Anyone remember those amusing TV commercials for Parkay margarine? If you don’t, watch this 30-second spot featuring NFL great “Deacon” Jones.
In every Parkay commercial, whenever someone lifted the lid, the yellow tub of margarine would debate its identity. The consumer would argue with the yellow suff in the container, proclaiming it “Parkay!”; but Parkay’s rejoinder was also the same: “Butter!”
After the consumer tastes the margarine, he or she would nod, agree that Parkay was smooth and creamy, so it must be true: it IS butter. But hey, just because something looks like butter, even tastes like butter, does not necessarily mean it is butter. Butter is butter! Made by contented cows with big brown eyes. Margarine, on the other hand, is a synthetic mixture engineered in a laboratory to approximate the qualities of the real deal. Personally, we’d rather put our trust in cows, not chemists!
All this, however, is beside the point. In these Parkay commercials, that poor yellow tub of margarine had an identity crisis. It wanted to be viewed as butter! Did it really believe it was butter? Nope. At the end of each TV spot, once the consumer gave in and agreed it was butter, the obstinate little yellow tub would tauntingly purr, “Parkay.”
Humor us for a moment. What precisely was Parkay’s problem? It knew it was margarine and not butter. Yet it wanted to be considered butter. Aha! Deep down, Parkay was feeling a little inferior. It wasn’t, after all, the real deal. But then, only butter is the genuine article. But did that make Parkay inferior? Did Parkay serve a special purpose in people’s diets? (Have we totally lost our minds?)
There are countless people in society who suffer a similar identity crisis. Like Parkay, they feel a little inferior to someone else. They go around competing with their friends, family, coworkers — and stubbornly try to convince the world they’re someone they’re not. Each of these people are unique in their own special way. And, like Parkay, they were created to fill a role only they themselves can fill. And yet, like the poor little tub of margarine, they’re not comfortable with who they are. Why?
For many people, their identity is tied to external factors; and they wrongly base their self-worth or significance on accomplishments, associations, and possessions. Let’s briefly examine these factors. Identity and self-worth have nothing to do with:
1) What we do. Jobs, career positions, sports, academic achievements, hobbies, and even ministries do not define us. What happens if (when) these functions are taken away? Do we lose our significance? Not in God’s eyes: “Before I formed you in the womb I knew you, before you were born I set you apart….” (Jeremiah 1:5 NIV)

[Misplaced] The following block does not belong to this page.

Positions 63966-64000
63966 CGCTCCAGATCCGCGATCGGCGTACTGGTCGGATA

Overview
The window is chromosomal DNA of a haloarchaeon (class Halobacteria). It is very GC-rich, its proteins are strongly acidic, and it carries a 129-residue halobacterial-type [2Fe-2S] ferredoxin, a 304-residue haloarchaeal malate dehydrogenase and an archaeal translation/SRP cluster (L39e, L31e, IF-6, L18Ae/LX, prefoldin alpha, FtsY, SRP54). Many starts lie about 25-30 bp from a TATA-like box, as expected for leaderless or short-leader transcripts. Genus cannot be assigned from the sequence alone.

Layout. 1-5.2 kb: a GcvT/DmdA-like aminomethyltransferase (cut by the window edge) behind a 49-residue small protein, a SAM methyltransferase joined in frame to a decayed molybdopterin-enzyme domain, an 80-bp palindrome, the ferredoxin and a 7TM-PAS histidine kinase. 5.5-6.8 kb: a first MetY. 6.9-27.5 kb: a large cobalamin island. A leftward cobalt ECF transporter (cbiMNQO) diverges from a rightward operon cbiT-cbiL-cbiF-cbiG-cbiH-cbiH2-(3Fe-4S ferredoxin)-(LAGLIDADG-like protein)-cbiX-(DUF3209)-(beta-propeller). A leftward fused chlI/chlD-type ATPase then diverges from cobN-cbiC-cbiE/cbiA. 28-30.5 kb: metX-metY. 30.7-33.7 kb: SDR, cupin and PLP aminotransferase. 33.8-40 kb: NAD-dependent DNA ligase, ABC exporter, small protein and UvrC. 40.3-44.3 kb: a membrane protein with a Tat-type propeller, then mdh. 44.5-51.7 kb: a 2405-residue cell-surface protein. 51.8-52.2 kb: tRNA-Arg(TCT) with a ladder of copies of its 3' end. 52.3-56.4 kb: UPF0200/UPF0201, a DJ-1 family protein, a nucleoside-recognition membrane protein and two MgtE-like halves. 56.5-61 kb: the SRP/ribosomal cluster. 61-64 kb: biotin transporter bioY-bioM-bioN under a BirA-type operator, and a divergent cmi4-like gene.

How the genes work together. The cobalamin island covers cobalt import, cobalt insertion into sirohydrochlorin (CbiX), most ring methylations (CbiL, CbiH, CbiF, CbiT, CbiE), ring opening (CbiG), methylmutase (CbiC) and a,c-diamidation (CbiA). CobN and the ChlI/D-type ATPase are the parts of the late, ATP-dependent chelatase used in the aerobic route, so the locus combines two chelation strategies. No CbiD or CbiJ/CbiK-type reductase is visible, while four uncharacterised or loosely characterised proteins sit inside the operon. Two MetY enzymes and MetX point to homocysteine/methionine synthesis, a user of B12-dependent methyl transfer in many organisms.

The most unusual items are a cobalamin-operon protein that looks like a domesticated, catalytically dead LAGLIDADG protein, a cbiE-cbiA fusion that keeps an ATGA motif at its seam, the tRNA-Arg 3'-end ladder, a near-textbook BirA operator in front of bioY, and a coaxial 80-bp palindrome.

2) What we have. Owning stuff seems to confer status in our materialistic society. But big houses, fancy cars, and lots of “toys” can never really satisfy the inner longings we have. To quote the old Beatles song, “Money can’t buy me love.” Each of us has a God-sized hole in our spirits and no amount of stuff can fill it — only our Lord can do that! “For we are God’s masterpiece. He has created us anew in Christ Jesus, so we can do the good things he planned for us long ago.” (Ephesians 2:10 NLT) “And what do you benefit if you gain the whole world but lose your own soul? Is anything worth more than your soul?” (Matthew 16:26 NLT)
3) Nor is our worth based on social standards or the opinions of the “in crowd.” All that matters is what God has to say about us in His Word. His standards are what we’re measured by: “I will give thanks to You, for I am fearfully and wonderfully made; Wonderful are Your works, And my soul knows it very well.” (Psalm 139:14 NASB) Furthermore, “…God does not show favoritism.” (Romans 2:11 NLT)
“…God loved the world so much that he gave his one and only Son, so that everyone who believes in him will not perish but have eternal life.” (John 3:16 NLT) Friends, don’t try to be something or someone you’re not. We don’t have to compare or compete with anyone. We each have our own unique identity — and infinite value, because we’re each worth the death of God’s only Son, Jesus Christ! We each were placed on this planet by God’s design … and in His wisdom. He doesn’t make mistakes.
Be the person God made you to be. Be confident in His love and acceptance. Find significance in Him, the Creator of the Universe, and in His plan for your life. It’s not WHAT you do that counts, it’s WHY that’s important:
“…Whatsoever you do, do all to the glory of God.” (1 Corinthians 10:31 King James 2000)